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Lament on Phoenix Suns of Old

Mike D'Antoni has moved from the Phoenix Suns to the New York Knicks. When I heard this, I thought it was kind of exciting: he's getting big money, and New York is a big market where he can show his stuff.



I will sorely miss the D'Antoni-era Phoenix Suns. Nearly every night they were on Fox Sports Southwest, with the most exciting brand of basketball since the days of the Lakers' Showtime, the Larry Legend Celtics, and of course the years of Jordan, especially in his insane athleticism phase from 1991-1993.

The Suns were just special to watch; every quarter they had the capability of scoring 40, or even 50, points in a single quarter. And everybody loved it -- D'Antoni would have a broad smile on his face, and if he wasn't getting calls, he wouldn't be angry; he'd just look sarcastically at the ref.

Truly, the 2007 playoffs will remain one of my great sports heartbreaks -- right up there with Sid Bream sliding past Mike Lavalier in the 1991 Braves/Pirates NLCS. When Steve Nash got kicked in the balls by Bruce Bowen, and David Stern gave the series to the Spurs by suspending Amare Stoudamire for having taken one step over a line.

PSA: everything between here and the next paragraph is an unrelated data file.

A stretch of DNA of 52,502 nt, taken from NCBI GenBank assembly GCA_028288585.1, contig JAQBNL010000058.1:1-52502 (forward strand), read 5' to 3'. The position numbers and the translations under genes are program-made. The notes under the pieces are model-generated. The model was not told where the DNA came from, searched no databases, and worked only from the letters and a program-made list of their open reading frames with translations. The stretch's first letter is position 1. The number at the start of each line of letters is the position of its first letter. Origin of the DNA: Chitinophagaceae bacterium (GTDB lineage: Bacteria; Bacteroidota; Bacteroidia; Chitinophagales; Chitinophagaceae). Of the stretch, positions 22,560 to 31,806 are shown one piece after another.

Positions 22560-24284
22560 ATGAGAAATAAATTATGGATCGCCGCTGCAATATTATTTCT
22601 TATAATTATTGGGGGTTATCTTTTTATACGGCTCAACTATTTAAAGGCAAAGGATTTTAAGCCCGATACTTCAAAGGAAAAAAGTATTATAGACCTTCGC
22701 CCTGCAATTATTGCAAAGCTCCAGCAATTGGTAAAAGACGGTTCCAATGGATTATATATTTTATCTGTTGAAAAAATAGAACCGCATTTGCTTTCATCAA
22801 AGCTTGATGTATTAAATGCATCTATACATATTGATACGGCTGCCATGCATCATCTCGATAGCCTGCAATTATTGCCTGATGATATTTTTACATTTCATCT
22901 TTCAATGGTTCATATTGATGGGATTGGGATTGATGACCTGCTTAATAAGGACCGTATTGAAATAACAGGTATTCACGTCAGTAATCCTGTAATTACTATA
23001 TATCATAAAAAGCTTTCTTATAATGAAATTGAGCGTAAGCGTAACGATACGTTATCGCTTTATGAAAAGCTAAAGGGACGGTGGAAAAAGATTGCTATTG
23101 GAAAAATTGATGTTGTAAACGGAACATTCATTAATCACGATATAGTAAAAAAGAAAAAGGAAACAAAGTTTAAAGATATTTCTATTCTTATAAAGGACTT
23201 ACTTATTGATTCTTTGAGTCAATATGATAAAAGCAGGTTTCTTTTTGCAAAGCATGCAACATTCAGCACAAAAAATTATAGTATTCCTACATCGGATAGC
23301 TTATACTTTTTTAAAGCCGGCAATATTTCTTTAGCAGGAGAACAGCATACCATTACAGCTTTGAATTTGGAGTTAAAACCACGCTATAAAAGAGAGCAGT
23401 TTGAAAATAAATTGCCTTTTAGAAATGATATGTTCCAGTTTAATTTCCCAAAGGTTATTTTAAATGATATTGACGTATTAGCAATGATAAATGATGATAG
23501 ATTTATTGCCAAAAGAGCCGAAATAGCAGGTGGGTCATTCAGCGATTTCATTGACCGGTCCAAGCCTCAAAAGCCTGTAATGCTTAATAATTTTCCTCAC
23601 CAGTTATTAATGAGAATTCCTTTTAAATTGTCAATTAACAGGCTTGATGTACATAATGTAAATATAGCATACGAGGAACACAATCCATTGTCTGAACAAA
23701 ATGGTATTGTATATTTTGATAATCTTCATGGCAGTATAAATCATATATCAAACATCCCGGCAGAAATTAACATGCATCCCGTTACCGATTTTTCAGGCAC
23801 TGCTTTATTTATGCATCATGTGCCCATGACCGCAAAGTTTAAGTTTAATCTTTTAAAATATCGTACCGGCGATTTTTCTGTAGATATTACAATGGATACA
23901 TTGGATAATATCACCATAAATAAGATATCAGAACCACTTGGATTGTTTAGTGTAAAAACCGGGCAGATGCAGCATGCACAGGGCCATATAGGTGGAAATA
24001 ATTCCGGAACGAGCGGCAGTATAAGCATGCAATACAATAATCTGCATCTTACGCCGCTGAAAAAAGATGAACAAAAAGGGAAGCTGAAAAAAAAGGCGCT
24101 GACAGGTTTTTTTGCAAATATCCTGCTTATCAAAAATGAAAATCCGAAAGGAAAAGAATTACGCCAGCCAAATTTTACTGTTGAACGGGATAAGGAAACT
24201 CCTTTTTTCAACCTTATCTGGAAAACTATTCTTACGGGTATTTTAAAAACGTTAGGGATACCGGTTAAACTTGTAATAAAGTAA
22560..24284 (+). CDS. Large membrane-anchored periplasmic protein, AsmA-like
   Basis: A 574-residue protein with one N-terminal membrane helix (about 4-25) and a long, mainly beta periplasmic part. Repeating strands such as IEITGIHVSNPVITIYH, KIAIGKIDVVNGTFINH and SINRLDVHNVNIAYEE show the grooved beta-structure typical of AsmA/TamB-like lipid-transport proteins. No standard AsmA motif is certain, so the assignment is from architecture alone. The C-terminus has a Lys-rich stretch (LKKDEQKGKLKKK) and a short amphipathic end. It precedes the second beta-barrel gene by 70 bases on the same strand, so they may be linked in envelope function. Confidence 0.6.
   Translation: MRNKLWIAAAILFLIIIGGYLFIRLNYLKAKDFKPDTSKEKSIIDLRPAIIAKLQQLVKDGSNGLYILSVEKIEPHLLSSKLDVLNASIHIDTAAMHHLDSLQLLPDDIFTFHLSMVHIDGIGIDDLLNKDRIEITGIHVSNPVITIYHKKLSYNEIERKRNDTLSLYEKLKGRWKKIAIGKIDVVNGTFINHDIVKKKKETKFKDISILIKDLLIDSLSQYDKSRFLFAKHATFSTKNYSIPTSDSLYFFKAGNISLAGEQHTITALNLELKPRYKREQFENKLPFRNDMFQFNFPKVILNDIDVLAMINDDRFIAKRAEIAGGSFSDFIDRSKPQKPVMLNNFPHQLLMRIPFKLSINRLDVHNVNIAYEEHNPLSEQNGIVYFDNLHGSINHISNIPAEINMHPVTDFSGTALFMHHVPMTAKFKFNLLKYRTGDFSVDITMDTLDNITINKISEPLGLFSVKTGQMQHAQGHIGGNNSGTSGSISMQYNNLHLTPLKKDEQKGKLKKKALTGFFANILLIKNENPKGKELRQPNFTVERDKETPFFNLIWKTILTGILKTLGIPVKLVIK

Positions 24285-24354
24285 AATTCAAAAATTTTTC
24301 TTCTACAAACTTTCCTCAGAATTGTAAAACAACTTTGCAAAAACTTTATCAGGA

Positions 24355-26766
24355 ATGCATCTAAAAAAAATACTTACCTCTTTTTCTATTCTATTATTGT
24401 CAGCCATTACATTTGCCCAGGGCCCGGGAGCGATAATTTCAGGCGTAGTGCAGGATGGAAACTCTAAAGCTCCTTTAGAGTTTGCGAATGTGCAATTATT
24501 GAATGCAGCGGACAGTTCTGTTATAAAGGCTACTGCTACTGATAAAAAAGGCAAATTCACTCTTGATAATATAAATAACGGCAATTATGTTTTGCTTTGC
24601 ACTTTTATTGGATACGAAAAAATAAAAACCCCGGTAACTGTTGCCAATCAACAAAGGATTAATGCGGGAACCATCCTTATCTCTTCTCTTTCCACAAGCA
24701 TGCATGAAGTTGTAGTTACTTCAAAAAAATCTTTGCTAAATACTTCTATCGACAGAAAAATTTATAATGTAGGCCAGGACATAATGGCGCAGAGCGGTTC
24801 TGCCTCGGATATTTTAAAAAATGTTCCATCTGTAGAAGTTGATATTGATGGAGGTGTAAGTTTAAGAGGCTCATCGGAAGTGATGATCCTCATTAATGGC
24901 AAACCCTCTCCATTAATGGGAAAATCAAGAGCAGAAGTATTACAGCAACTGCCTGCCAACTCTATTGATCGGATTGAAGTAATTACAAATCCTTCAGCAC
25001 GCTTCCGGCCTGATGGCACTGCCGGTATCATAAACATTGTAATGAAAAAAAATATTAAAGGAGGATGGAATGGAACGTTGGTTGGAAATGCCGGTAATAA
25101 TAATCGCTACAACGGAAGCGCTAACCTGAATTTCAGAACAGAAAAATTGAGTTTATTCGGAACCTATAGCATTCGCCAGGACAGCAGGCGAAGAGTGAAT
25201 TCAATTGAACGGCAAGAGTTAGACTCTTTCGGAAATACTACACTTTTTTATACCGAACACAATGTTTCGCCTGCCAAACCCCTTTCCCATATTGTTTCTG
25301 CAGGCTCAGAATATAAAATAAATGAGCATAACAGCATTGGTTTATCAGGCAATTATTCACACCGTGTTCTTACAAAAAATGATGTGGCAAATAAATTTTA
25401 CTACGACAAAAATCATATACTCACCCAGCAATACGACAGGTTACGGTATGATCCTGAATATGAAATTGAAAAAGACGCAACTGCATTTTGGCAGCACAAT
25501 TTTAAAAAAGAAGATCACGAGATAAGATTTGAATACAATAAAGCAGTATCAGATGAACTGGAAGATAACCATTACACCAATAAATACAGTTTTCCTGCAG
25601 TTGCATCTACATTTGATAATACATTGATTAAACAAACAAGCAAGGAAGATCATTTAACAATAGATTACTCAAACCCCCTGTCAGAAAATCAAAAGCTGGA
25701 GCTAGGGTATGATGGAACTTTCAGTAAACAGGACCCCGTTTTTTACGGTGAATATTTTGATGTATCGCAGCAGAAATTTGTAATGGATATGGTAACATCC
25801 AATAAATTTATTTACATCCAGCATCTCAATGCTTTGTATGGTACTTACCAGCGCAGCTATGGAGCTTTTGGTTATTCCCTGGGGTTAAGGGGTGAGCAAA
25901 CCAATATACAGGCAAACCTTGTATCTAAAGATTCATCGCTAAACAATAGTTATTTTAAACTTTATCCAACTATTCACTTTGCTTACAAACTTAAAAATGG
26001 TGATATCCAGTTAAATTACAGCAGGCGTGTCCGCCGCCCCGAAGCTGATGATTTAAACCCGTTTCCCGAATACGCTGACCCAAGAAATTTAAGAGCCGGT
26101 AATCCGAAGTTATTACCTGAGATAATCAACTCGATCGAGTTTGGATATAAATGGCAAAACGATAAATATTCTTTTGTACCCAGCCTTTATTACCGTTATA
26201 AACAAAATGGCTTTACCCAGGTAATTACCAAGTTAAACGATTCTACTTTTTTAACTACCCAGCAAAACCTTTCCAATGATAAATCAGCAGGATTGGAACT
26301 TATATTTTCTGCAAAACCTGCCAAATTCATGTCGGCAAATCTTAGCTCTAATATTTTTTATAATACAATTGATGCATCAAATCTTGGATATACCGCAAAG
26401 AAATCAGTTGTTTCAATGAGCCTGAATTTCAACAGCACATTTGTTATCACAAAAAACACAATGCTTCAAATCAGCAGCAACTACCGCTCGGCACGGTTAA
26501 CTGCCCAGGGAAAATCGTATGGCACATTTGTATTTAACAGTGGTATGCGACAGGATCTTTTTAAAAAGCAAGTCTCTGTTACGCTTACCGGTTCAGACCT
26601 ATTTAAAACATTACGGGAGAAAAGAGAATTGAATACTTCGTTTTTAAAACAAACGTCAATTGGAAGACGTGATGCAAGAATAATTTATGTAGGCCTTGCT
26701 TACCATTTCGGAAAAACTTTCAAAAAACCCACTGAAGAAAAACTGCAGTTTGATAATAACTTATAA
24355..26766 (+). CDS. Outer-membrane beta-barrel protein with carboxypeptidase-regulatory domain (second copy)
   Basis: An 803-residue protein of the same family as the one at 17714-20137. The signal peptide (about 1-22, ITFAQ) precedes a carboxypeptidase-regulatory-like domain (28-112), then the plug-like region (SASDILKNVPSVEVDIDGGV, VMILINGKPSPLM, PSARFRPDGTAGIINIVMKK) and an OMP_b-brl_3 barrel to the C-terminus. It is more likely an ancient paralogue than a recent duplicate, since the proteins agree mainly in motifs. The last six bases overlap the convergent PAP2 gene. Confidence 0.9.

When I saw D'Antoni on Pardon the Interruption, he spoke with an honesty and intelligence seldom seen in pro sports. "We had the better team, and the league screwed us," I think he said about 2007. Talking about coming to New York, he was honest. And he should be able to make the playoffs with their roster -- as long as they can unload Stephon Marbury (D'Antoni already got rid of Marbury when he first got to Phoenix, anyway).

But tonight, I worry for my coach. The New York media spotlight has felled trees far larger than Mike D'Antoni. The freespiritedness and smiles of his days in Phoenix may last no more. He's got that contract, he's got W's to get, he'll have criticism worse than he had from Steve Kerr.

And whatever, Steve Kerr -- maybe the Suns didn't win a championship, but the city and the NBA loved the team, and the team surely turned a big profit. Even if they didn't take it all the way, there was an absolute sense of rightness to how D'Antoni led the Suns. The refs insisted on making "postseason" calls instead of "regular season" calls -- Nash got absolutely hammered. There's a reason he was MVP twice: he plays the game the way it was meant to be played.

And now, one year removed from the 2007 Spurs/Suns series, I remember listening to Game 6 on May 18, on the way from Tucson to Colorado Springs, to stay the night with my father in law. The sun slipped behind the Rocky Mountains; the Suns fought valiantly, but lost -- and I knew they would.

That team changed the NBA, and brought basketball back to the NBA. I lament and celebrate the Suns of D'Antoni, Nash, Shawn Marion, Amare Stoudamire, Leandro Barbosa, et al. May another team lift our hearts again, tho' we may wait decades.
 
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